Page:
uno itinere non potest perveniri ad tam grande secretum -- Q. Aurelius Symmachus, 384 C.E.

Thursday, September 8, 2011

Plagiarism for Profit

Below is a letter I sent to my congressional representative, Keith Ellison, this morning regarding the existence of companies that offer custom-written essays designed to beat plagiarism rules at universities. As I mention in the letter, this should be considered fraud. Companies should not profit from academic dishonesty. If you feel similarly, I encourage you to also contact your representative about this. Write your own letter though -- probably wouldn't send a very good signal if they got multiple, identical letters on the issue of plagiarism!

Rep. Ellison,
I am currently completing my Ph.D. at the University of Minnesota, where I work as a graduate instructor teaching Greek and Latin. On every syllabus I hand out, there is a warning from the college about academic dishonesty. Most of us who teach have been good about spotting plagiarized work, and certain sites have assisted with this.
But I was shocked recently to read a commentary from a former employee at a company that writes customized essays for students to circumvent plagiarism (found here). Then this morning, during a routine web search, I ran across this company, which audaciously boasts that it will write a paper for students that can "beat any plagiarism test."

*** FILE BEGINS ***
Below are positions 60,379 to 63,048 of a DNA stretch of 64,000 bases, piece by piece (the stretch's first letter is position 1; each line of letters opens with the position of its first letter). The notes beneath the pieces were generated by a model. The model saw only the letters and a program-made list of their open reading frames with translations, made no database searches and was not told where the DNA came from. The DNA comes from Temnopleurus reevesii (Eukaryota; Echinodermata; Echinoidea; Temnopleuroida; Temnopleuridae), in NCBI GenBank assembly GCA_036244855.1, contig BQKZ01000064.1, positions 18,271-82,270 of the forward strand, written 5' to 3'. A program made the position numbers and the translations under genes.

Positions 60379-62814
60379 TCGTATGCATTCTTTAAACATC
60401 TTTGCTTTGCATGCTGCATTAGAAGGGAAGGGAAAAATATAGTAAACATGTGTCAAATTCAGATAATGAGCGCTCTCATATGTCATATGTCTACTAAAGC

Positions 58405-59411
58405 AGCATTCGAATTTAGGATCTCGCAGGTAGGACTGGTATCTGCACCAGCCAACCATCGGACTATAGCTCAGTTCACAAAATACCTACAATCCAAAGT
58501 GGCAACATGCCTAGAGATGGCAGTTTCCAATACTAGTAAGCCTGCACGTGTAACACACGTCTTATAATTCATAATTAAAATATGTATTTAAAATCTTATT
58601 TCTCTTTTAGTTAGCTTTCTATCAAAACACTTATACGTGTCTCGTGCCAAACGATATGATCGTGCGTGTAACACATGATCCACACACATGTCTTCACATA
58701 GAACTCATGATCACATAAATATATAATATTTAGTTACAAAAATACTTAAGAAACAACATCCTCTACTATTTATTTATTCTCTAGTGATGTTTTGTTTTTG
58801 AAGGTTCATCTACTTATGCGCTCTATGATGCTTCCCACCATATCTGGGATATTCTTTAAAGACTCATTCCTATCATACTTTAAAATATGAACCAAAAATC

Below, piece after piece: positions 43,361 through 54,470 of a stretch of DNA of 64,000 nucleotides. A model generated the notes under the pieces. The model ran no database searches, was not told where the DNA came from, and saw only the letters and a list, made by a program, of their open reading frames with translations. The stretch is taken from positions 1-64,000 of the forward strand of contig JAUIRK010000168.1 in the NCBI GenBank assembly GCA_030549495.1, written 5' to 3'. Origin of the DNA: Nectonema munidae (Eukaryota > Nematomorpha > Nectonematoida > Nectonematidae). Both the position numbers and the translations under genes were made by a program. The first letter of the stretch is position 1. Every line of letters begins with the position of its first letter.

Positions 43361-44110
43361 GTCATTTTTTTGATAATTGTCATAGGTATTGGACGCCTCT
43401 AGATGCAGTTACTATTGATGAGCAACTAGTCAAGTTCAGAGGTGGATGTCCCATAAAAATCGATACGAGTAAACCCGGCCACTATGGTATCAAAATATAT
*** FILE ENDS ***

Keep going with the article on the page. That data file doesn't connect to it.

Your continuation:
I don’t understand how this is not already covered under the laws governing fraud, but if not, I am alerting you to this as my representative in the hopes that this can change. In an era in which every politician running for anything hyperventilates about the state of education in this country, I find it disturbing that we would wink at the existence of these fraud machines, churning out more unqualified graduates for the workplace and encouraging more of the same. It is perhaps telling that this company and another like it appeared in the fourth and fifth top sites upon my Google search. This indicates to me that these sites are popular and probably used more often than we know.
Thank you for any attention you can give to this matter, and any feedback you have would be greatly appreciated.
Don M. Burrows

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